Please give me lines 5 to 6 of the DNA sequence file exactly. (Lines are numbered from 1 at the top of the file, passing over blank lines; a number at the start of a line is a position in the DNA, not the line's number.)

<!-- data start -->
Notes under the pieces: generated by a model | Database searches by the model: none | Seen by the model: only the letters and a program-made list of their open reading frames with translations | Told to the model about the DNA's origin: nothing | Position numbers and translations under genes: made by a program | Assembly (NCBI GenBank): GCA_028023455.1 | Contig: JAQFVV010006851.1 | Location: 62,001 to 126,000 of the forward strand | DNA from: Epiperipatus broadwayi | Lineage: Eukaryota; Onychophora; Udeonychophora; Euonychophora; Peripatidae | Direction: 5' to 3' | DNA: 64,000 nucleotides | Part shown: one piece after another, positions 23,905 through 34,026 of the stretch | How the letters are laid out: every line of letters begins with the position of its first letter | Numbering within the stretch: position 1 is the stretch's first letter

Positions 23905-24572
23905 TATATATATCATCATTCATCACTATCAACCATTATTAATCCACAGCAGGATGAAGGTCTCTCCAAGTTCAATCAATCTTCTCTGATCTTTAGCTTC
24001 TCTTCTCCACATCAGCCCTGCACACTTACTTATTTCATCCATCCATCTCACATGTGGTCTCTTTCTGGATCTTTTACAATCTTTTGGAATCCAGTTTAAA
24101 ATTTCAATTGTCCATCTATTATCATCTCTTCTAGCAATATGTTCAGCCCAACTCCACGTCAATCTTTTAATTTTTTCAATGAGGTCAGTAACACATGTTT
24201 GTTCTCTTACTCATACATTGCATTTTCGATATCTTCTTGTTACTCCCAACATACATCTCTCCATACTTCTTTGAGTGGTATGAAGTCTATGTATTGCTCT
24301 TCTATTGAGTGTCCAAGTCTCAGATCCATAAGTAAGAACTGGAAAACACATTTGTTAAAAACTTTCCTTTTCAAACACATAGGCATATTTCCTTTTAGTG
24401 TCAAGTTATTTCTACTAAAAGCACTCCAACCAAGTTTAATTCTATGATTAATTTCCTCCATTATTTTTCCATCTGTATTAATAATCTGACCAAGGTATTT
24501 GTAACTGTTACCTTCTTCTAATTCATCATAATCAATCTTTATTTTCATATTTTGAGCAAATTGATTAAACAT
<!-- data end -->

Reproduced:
24101 ATTTCAATTGTCCATCTATTATCATCTCTTCTAGCAATATGTTCAGCCCAACTCCACGTCAATCTTTTAATTTTTTCAATGAGGTCAGTAACACATGTTT
24201 GTTCTCTTACTCATACATTGCATTTTCGATATCTTCTTGTTACTCCCAACATACATCTCTCCATACTTCTTTGAGTGGTATGAAGTCTATGTATTGCTCT